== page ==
The National Credit Regulator (NCR) was within its rights to open an investigation into instant loan company Dacqup Finances on reasonable suspicion that it violated the National Credit Act (NCA), according to a Supreme Court ruling in appeal made last week.
Dacqup, trading as ABC Financial Services, a registered credit provider, offered “instant” micro-loans of up to R8,000.
The company had engaged in repeated wrongdoing and in doing so aroused the suspicions of an RNC inspector who noticed a sign offering ‘instant loans’. If the loans were instant, the inspector felt the business would struggle to comply with the onerous accessibility assessments required by the NCA.
The inspector entered the premises posing as a customer and asked about the possibility of taking out a loan, and was told that the interest rate was 30% per month on short-term loans. term – which is much higher than that permitted by law.
The NCR filed a complaint against Dacqup with the National Consumer Court, which found that the company violated several provisions of the NCA. The court sentenced her to pay a fine and to have all of her credit agreements assessed by an independent auditor for a certain period.
Read: South African consumers continue to feel the pinch; 62% refused credit
Dacqup successfully appealed these orders to the North Gauteng High Court. This success was based on a technical point, without the merits of the case being discussed.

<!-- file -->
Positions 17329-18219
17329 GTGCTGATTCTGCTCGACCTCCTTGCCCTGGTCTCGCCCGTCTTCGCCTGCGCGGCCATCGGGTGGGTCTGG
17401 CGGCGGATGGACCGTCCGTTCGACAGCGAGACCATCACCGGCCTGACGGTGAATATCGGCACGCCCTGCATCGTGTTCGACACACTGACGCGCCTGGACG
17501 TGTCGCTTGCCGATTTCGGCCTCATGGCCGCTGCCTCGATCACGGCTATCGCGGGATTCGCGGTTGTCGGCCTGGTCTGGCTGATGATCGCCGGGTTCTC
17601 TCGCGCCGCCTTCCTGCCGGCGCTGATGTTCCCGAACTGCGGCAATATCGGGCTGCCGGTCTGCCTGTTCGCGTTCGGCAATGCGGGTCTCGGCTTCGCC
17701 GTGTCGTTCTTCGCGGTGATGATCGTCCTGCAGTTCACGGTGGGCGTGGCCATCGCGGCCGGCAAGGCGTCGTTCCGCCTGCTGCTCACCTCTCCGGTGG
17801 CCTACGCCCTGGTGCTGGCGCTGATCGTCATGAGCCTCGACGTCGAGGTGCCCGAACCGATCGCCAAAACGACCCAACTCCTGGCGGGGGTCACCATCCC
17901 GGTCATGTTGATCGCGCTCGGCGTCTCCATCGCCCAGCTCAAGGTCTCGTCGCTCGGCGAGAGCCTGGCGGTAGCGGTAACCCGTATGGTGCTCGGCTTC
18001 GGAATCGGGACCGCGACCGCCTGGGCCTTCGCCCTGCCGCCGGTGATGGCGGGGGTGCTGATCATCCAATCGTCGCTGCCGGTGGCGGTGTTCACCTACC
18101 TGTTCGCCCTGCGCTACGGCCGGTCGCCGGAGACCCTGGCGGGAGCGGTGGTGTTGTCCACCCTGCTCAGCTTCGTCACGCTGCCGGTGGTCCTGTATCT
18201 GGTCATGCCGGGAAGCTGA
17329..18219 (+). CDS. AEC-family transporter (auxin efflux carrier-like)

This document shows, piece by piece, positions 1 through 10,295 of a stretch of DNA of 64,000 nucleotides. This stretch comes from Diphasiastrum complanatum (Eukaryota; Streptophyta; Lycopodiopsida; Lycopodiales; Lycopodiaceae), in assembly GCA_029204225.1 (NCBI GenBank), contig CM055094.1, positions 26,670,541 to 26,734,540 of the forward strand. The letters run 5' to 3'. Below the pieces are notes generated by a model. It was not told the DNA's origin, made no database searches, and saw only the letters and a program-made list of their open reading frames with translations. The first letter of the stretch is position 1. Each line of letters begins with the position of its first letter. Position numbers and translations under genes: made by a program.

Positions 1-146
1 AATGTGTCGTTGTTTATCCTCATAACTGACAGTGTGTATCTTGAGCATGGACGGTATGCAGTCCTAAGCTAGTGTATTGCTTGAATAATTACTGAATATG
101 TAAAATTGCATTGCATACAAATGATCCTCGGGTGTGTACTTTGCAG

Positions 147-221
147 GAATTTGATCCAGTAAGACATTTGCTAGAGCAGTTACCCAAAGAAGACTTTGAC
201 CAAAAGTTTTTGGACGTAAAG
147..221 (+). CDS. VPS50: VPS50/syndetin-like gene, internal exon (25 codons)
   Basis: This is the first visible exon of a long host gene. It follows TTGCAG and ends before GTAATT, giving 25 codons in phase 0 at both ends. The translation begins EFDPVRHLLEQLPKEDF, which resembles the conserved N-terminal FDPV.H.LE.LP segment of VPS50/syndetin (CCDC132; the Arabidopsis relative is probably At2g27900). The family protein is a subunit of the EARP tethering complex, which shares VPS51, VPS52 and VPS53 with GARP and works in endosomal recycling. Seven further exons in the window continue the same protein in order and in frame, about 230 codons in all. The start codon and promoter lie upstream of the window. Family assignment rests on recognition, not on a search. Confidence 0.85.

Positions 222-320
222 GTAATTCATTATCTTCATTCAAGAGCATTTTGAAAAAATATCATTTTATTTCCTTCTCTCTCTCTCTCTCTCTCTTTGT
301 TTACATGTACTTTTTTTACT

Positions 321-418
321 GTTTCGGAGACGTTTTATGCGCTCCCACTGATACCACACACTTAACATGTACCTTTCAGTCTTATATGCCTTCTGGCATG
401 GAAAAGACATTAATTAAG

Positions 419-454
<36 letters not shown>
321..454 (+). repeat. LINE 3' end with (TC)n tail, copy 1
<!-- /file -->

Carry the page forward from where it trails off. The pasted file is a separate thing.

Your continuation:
The case ended up before the SCA, confirming NCR’s argument that once a complaint has been made by an NCR inspector or any other person under the law, the NCR is in its right to initiate an investigation.
The SCA decision indicates that the approach adopted by the High Court “confused the notion of reasonable suspicion with At first glance evidence”. The High Court previously found there was no reasonable suspicion to bring a complaint, which has now been overturned by the SCA.
“As our courts have repeatedly stated, reasonable suspicion contemplates a lesser burden than that of At first glance evidence,” the judgment says.
In other words, an inspector in the NCR would not need to obtain a loan to obtain At first glance evidence of a violation of the law.
“In all the circumstances, I am satisfied that the NCR has demonstrated that it had a reasonable suspicion to initiate an investigation into the activities of Dacqup,” reads the judgment.
Dacqup wanted NCR to pay listeners
There was also the question of whether the Court was within its rights to order Dacqup to appoint an auditor to assess the amount consumers had been overcharged.
Dacqup argued that NCR should bear this cost, although SCA reported several other instances where independent auditors had been appointed to determine the extent of illegally obtained profits. Implicit in these orders is that the entity concerned must pay the costs of the auditor.
“There is no reason why the cases involving the NCR should be any different, particularly given the broad powers granted to the court to make any appropriate orders relating to prohibited conduct,” the judgment reads.
Dacqup’s successful appeal to the North Gauteng High Court was quashed and the company was ordered to pay the costs of the case.